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Finding “The Zone” – How Runners Achieve Flow

Chart Describing FlowTo some, running is a chore, a punishment, a burden, or a necessary evil. Those people probably aren’t visiting this website. Competitive and the majority of recreational runners run because they want to – not because they are forced. But, even though most runners choose to run, not everyone truly enjoys or loves it. People have different motivations, whether they think it will help them lose weight, get healthy, contribute to a cause – some ulterior motive.

Long-time runners love running. Many of them speak of running as a “release” or a “way to decompress”. Still others use it as a way to spur creativity, or as a way to focus on a single thing for a period of time. The one thing that all of these responses have in common is that at they are all non-competitive reasons. They all come from a place of zen-like calmness, not competitiveness. So if these people can learn to enjoy running, there is no reason that you can’t learn from them. Let’s explore this concept further.

What is Flow?

Flow is a concept popularized by psychologist Mihaly Csikszentmihalyi. For those that are new to the concept, it’s basically a scientific breakdown of what athletes refer to as “The Zone”. It’s a brief and fleeting period of euphoria where your skill levels are matched exactly to your task’s level of difficulty (see the chart above I designed, taken from Csikszentmihalyi’s book) . If you’re bored, your skill exceeds the challenge. If you’re anxious (struggling), the challenge exceeds your skill level.

The most obvious example of this is performance based, similar to other athletes.  If a runner is suffering during his or her run, dialing the intensity back will produce a more enjoyable experience. If a runner is bored, increasing the intensity of the run will lead to a more enjoyable experience. Now, if you’re competitive or experienced, this may seem obvious and might not be good for your training regimen. However, to runners with motivational issues, insights like this can make the difference between quitting entirely and sticking with it.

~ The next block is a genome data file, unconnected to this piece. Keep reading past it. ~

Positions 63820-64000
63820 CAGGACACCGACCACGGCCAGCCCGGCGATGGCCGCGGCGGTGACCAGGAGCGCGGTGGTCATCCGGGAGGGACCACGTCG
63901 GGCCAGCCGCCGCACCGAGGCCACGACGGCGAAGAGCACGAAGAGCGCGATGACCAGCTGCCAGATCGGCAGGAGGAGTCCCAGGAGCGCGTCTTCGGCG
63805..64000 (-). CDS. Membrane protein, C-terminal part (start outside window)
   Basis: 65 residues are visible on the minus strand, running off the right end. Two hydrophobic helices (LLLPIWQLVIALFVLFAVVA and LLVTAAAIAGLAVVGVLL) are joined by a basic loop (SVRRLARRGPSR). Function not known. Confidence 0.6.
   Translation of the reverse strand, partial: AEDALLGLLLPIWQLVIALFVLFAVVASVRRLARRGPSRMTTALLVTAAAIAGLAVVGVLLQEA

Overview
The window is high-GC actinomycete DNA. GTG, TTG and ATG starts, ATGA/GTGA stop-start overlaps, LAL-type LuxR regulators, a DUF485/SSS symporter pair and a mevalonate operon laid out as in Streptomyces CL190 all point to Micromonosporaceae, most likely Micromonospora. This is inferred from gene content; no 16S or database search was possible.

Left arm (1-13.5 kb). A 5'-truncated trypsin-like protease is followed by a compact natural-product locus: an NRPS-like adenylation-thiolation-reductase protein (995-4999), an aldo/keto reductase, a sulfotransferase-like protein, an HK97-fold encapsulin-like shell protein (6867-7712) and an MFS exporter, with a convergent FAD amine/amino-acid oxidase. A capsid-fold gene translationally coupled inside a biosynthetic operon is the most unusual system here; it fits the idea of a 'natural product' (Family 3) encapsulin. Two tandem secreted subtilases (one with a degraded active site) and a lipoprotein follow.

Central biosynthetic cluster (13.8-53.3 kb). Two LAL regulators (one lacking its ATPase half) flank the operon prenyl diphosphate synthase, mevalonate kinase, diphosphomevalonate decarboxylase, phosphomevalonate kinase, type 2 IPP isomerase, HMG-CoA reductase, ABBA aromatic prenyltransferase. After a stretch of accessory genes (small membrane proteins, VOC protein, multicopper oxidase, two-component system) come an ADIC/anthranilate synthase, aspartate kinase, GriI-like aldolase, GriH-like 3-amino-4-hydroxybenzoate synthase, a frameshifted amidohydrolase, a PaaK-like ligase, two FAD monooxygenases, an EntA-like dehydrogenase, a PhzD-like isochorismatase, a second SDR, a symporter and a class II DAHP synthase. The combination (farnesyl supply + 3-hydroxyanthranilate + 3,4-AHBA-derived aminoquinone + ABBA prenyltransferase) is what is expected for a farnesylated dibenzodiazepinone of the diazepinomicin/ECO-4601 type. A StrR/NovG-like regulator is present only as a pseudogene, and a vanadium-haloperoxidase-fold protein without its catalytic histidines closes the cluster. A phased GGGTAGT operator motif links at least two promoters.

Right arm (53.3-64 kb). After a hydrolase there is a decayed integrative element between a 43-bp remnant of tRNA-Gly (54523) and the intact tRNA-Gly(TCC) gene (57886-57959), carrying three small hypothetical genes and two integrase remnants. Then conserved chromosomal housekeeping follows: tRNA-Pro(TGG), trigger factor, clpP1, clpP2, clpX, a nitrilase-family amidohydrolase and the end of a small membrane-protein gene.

One of the neat things about running is that it can lead you into flow in a non-competitive way. It depends on your goal. If your goal is to focus on a specific task, you can do it. Even if your goal is something general – like “get healthier” – running can make you feel the satisfaction of flow. Testing your limits? You can do it. Raising money for charity? That too.

How to Achieve Flow

To achieve flow, you must meet several criteria.

  • (A) Intense, focused concentration on the present moment
  • (B) Merging of action and awareness
  • (C) Loss of self-consciousness
  • (D) A sense of personal control over the situation
  • (E) A distorted temporal experience (losing track of time)
  • (F) Autotelic experience (the activity is intrinsically rewarding)